What Is Collagen?
What Is Collagen?
Collagen makes up roughly one-third of your body’s protein content. It's an important component of bones, skin, muscles, tendons, and ligaments. Many other body parts, such as blood vessels, corneas, and teeth, contain collagen.
It can be thought of as the "glue" that holds everything together. The word collagen itself was derived from the Greek word "kólla," which means "glue." It serves a variety of functions, including providing structure to your skin and aiding in blood clotting.
It's become increasingly popular as a nutritional supplement and ingredient in shampoos and body lotions in recent years. Still, you might be wondering what collagen is and what it can do for you. This article provides a comprehensive overview of this crucial protein.
What are some of the advantages of collagen?
Hydrolyzed collagen (collagen hydrolysate) and gelatin are two supplements that are gaining popularity. When collagen is cooked, gelatin is formed.
These have already broken down the large protein into smaller peptides, making it easier for the body to absorb.
Collagen supplements haven't been studied extensively, but those that have been conducted show promise in the following areas.
Collagen for Weight Loss
There has been very little research on the direct relationship between collagen supplements and weight loss to date. The majority of the research are outdated or may even have worked with animals.
While more research is encouraged, current ones show how collagen supplements can help you lose weight in an indirect way.
Collagen supplements have been shown to increase satiety or the feeling of being full. This could help with losing weight and management by reducing hunger and, as a result, the number of calories consumed per day.
It's important to note that gelatin is an incomplete protein, meaning it lacks all of the essential amino acids. Supplements, on the other hand, can boost your overall protein intake, potentially increasing satiety.
Collagen for Skincare
Collagen contains hydroxyproline, an amino acid found only in young skin. Prolyl-hydroxyproline, a collagen fragment made up of only two amino acids, was discovered to cause skin cells to produce more hyaluronic acid in vitro (in cells). Hyaluronic acid is another component that helps the skin retain water.
However, you usually have little control over where your body places things. When you eat or drink a protein like collagen, enzymes in your stomach and small intestine break it down. Long before your body can absorb these small fragments, they are usually up to three amino acids long. That's a small number of amino acids. Most of the time, your body has no way of knowing that these fragments are made of collagen; they could be made of any number of proteins.
Collagen Can Help You Gain Muscle Mass
Collagen supplements have been shown to help increase muscle mass in some studies.
The benefits of taking collagen supplements while exercising was discovered in a small study of 53 men. The study's participants were given either 15 grams of collagen or a placebo pill once a day.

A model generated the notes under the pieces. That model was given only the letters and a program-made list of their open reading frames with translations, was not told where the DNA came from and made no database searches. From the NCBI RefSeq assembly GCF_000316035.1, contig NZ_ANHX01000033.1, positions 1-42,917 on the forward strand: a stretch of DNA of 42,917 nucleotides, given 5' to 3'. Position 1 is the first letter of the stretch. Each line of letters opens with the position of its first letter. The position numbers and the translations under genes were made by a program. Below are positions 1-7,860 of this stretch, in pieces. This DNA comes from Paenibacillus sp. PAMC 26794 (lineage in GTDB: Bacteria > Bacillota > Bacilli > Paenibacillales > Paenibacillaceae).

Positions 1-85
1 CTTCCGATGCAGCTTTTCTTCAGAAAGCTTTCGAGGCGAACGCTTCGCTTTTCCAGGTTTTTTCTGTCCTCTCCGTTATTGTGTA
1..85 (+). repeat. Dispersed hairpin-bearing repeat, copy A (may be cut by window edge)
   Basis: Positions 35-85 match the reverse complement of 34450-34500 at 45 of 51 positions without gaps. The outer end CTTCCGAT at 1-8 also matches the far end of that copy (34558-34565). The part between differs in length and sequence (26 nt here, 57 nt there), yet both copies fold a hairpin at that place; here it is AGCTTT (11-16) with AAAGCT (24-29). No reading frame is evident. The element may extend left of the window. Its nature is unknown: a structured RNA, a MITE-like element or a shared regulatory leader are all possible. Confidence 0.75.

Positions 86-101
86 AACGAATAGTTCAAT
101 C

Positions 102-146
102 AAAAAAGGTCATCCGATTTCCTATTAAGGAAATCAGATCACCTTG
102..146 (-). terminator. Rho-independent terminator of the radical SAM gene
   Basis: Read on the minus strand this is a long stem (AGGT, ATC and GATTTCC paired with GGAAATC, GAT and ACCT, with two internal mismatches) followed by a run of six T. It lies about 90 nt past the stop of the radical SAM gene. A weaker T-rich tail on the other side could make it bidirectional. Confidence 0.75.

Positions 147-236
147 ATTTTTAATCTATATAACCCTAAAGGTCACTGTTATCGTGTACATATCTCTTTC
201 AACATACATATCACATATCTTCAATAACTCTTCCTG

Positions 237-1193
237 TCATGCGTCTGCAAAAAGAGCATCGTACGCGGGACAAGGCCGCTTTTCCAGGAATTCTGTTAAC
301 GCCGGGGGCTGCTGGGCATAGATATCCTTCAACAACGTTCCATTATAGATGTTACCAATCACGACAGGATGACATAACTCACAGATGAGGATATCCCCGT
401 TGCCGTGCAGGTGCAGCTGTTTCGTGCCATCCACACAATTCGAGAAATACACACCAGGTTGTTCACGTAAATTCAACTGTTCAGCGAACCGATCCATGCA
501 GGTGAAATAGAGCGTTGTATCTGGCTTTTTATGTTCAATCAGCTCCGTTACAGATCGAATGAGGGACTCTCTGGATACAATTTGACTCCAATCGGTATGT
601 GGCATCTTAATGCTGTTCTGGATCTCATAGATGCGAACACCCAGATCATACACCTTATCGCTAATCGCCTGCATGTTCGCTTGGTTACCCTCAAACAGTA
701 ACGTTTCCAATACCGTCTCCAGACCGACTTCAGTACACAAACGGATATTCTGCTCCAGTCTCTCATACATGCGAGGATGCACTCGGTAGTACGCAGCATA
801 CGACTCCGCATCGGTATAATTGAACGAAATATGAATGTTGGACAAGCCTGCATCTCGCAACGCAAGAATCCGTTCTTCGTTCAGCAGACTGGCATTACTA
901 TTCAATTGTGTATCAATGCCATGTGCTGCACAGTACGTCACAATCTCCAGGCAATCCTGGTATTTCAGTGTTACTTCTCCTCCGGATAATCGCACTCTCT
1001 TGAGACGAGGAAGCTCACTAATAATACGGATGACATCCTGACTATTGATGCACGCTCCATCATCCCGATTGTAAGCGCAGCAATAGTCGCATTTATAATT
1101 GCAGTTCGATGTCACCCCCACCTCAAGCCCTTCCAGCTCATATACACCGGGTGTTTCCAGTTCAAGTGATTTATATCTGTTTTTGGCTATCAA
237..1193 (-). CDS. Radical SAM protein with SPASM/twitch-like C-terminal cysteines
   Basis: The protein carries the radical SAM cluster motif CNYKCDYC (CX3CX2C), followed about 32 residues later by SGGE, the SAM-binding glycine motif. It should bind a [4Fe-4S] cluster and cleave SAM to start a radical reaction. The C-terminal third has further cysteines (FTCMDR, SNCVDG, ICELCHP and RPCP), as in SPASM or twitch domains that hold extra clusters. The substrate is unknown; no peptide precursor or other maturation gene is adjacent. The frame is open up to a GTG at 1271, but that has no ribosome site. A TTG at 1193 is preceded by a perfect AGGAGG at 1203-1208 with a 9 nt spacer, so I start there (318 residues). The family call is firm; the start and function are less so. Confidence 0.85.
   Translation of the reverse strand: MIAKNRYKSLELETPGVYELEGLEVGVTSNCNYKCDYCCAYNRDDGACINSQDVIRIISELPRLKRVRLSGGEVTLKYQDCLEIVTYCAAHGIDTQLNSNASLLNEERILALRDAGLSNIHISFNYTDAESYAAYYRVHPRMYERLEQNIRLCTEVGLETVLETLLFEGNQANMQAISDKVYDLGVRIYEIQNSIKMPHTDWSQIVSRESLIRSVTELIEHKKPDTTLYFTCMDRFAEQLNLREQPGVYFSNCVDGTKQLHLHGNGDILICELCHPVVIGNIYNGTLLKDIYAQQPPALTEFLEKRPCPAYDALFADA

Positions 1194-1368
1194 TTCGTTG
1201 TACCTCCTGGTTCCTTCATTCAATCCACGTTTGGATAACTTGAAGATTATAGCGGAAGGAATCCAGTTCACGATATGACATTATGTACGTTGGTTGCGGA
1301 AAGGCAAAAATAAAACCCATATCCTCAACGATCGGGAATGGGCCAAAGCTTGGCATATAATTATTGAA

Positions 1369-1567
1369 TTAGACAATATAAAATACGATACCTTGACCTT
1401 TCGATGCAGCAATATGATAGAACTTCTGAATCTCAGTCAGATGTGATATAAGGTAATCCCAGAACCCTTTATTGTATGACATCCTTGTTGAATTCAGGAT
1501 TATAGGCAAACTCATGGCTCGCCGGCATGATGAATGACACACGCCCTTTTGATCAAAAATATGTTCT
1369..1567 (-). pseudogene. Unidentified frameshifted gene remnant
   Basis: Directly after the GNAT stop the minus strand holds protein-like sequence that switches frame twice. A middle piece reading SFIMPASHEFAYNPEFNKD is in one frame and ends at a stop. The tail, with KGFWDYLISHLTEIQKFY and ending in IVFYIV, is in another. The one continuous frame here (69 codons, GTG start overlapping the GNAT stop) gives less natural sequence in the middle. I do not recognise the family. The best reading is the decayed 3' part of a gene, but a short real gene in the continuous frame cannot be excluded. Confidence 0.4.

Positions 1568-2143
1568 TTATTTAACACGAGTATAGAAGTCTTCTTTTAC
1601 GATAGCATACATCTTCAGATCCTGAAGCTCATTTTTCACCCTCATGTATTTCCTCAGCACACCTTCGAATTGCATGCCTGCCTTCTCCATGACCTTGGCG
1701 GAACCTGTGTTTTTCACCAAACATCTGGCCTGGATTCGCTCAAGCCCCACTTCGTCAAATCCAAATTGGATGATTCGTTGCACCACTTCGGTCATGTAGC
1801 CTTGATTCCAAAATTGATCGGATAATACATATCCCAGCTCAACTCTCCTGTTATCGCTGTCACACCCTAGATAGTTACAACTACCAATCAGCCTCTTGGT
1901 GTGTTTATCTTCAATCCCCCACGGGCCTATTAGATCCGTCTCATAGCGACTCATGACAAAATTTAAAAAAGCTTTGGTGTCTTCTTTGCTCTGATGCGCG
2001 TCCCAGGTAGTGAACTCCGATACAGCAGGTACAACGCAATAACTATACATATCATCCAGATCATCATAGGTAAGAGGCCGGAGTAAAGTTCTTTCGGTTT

For 12 weeks, the participants exercised regularly. At the end of the study, those who took the collagen supplements had a significantly greater increase in muscle mass and strength than those who took the placebo pill.
Collagen, according to the researchers, aided in the production of proteins involved in muscle growth.
Although this study is encouraging, more research is needed to fully understand the beneficial effects of collagen on muscle growth.
Make Your Bones Stronger
Collagen contributes to the strength of the bones by making up a large portion of the structure.
Bones can become weaker as a person ages and collagen production slows, as the person loses the collagen needed to keep the bones strong and supported. Osteoporosis, for example, can develop as a result of this.
There is some evidence that taking collagen supplements can help prevent bone density and strength deterioration.
One small study, for example, had women take calcium or calcium and collagen supplements for a year.
The women who took the calcium and collagen had lower blood levels of a protein that breaks down bones, according to the researchers.
However, more research is needed to fully prove the benefits of collagen in promoting strong bones.
What happens if your collagen levels plummet?
Is collagen beneficial to the skin and hair? With age, the body's collagen production decreases dramatically. When this happens, your skin's elasticity and epidermal thickness decrease.
Skin damage occurs, resulting in wrinkles, crepey skin, and sagging skin. Collagen deficiency can cause stiffer and less flexible tendons and ligaments, muscle shrinkage and weakness, joint pain, osteoarthritis, and gastrointestinal issues. Hair thinning and hair loss can be exacerbated by a lack of collagen.
Are collagen supplements safe?
Only a few studies have been done to back up the safety and efficacy of collagen supplements. The Food and Drug Administration (FDA) in the United States does not approve or evaluate any of these supplements. Experts believe that heavy metals like mercury and titanium may be present in these supplements.
Supplements containing collagen are generally reported to have no negative side effects. Some people may experience minor side effects such as rashes, diarrhea, or bloating.
The bottom line
Collagen supplements may also help to relieve joint pain, making exercise more enjoyable.
Collagen supplements, on the other hand, aren't a magic bullet or a replacement for good habits. It's still important to eat well, exercise regularly, and get enough sleep if you want to trim down some unwanted pounds in the long run.
If you want to try collagen supplements to help you lose weight, do so as part of a comprehensive plan rather than as a substitute for good habits. It's also a good idea to consult a physician to ensure that collagen supplements are safe for you.